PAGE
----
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Vagina enters stage left - or is it right?
Protesters have taken to the streets in reaction to what they see as an assault on their reproductive rights.
March 28th, 2012
01:21 PM ET

Vagina enters stage left - or is it right?

By Wayne Drash and Jessica Ravitz, CNN

(CNN) – If anyone is comfortable speaking openly and boldly about women's bodies, it's Eve Ensler. The playwright and activist behind "The Vagina Monologues" has been at it for years.

So when she watches American politics of late - especially the conversations swirling around women's reproductive rights - she feels both amused and vindicated.

"The vagina has become so real, so present, so powerful that people are going after it directly," she said. "It's evidence that we're winning."
America is abuzz about women's issues.

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Filed under: Girls • Health • Who we are • Women
Engage: FBI to help investigate beating death of Iraqi American
An image of Shaima Alawadi, an Iraqi woman who was beaten to death in her California home.
March 28th, 2012
12:00 PM ET

Engage: FBI to help investigate beating death of Iraqi American

Engage with news and opinions from around the web about under-reported stories from undercovered communities.

FBI investigates murder of Iraqi woman as family mourns her death  –USA Today/Detroit Free Press

Republican women call for White House to reject comedian Bill Maher's million donation after his statements on women –National Public Radio

Report: Latina workforce –NBC Latino

The forgotten female mathematician that Albert Einstein called "significant" - The New York Times

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Opinion: What happened in France could happen anywhere
Gilles Bernheim, Great Rabbi of France (2nd from right), and others march on March 25 in Toulouse, France where three Jewish children and their teacher were killed.
March 28th, 2012
10:00 AM ET

Opinion: What happened in France could happen anywhere

Editor’s Note:  Philip Meissner is a New York based attorney. He also founded JewishSafeHavenFund.org, a group dedicated to protecting Jews from terrorist attack in America and abroad.

By Philip Meissner, Special to CNN

(CNN) – Buenos Aires, Argentina. Mumbai, India. Bangkok, Thailand. And now Toulouse, France.  While we have seen a recent wave of anti-Semitic attacks here in the United States - including the firebombing of a synagogue in Rutherford, New Jersey and cars set on fire in an Orthodox neighborhood of Midwood, Brooklyn - a series of organized terrorist attacks is also being carried out at an ever-accelerating pace against Jews overseas.  One cannot help but wonder if American Jews are safe from the growing threat, either at home, or abroad.

As a young boy of nine-years old, my father miraculously escaped Nazi Germany on Kristallnacht, November 9, 1938. His parents had the foresight to know that they could no longer stay in Berlin.  They first went to Poland to say good-bye to their parents, my great-grandparents, who were tragically convinced that the Nazis in Germany would pass by as just another political party, and that they would be safe in Poland. That was the last time they saw one another. My grandparents left everything behind, and undertook the dangerous journey of traveling by train to Marseille, France.  They thereafter boarded the SS Normandie for its last voyage to New York before the war, which ultimately saved their lives.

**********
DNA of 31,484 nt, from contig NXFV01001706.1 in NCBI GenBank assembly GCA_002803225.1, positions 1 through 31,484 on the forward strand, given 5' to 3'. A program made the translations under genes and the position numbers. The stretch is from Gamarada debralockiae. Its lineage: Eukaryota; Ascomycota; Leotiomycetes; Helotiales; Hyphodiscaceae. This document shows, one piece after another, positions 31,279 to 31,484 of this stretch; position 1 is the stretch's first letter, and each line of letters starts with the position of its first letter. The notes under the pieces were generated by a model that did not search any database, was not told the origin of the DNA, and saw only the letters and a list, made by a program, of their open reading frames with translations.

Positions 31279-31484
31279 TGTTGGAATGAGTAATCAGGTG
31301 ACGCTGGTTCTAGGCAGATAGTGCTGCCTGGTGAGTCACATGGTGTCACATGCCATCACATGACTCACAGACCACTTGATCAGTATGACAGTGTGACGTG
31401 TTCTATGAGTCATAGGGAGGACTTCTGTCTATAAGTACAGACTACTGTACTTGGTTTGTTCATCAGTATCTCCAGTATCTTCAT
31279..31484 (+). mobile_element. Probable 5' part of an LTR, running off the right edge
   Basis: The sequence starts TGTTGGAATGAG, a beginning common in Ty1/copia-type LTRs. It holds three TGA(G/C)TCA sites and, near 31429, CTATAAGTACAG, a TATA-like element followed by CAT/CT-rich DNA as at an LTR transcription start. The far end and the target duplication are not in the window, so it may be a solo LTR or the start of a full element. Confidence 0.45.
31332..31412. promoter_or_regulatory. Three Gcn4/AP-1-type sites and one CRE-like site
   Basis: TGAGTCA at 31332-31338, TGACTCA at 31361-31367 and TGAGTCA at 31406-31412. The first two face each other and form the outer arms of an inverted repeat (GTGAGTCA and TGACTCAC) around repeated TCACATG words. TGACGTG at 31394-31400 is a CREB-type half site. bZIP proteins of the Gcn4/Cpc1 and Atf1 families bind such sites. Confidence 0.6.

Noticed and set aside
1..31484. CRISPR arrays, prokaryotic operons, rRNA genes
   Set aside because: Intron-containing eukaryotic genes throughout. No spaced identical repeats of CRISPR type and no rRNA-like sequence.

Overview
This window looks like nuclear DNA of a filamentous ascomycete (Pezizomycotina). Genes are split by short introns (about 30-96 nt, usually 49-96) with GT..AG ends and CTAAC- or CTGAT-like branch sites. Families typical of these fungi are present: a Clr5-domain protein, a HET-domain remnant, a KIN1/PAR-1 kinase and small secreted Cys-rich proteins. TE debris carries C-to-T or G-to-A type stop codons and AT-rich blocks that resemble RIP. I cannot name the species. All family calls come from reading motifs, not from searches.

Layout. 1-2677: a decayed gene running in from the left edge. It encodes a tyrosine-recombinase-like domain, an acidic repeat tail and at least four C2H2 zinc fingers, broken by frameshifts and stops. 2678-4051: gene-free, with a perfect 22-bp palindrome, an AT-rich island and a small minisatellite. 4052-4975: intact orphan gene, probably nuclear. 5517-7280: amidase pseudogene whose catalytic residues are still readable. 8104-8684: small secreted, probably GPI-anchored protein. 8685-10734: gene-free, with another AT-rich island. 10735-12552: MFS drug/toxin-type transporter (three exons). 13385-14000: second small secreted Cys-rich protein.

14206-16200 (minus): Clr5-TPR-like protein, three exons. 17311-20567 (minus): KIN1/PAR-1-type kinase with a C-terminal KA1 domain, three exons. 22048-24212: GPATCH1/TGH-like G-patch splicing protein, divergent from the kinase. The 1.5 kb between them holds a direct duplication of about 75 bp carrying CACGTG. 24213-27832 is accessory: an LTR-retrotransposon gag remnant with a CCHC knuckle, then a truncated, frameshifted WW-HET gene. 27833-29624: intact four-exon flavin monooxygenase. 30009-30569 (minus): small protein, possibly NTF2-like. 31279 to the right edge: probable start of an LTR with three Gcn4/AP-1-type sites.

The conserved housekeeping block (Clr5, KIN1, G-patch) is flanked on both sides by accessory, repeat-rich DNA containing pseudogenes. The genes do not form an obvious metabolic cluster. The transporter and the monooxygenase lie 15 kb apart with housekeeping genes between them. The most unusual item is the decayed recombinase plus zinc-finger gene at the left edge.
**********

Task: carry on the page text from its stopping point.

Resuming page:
Decades later, after establishing their life in the United States, our link to the Holocaust came full circle as my eldest sister married into the Bielski family, whose heroism was recounted recently in the film "Defiance."  The Bielskis did not have either the good fortune, or the inclination to leave Europe during the war.  Following the murder of their parents, the Bielski brothers- Tuvia, Zus and Asael- realized that they would have to save themselves.  They formed the Bielski brigade and provided safe haven to the Jews who joined them.  For almost three years, they fought against the Germans and provided food and shelter to 1,250 Jewish men, women and children in the forests of Western Belorussia.  This was the largest armed rescue of Jews by Jews during the war.

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Filed under: History • Religion • What we think • Where we live
March 28th, 2012
07:00 AM ET

Hoodie's evolution from fashion mainstay to symbol of injustice

By Emanuella Grinberg, CNN

(CNN) - Whether you're a high schooler or Ted Kaczynski, a soccer mom or a Rocky Balboa fan, you've likely embraced the hooded sweatshirt at some point in life.

For all its comfort and simplicity, the hoodie leads a dual life. Utilitarian and homogenous in form, hooded garments have been wardrobe staples of monks and hip-hop stars, Silicon Valley programmers and tycoons alike.

Yet it still carries a social stigma that has made it the object of legislative bans and political speeches. Now, amid widespread outcry over the death of Florida teen Trayvon Martin, the hoodie has become a symbol of social injustice.

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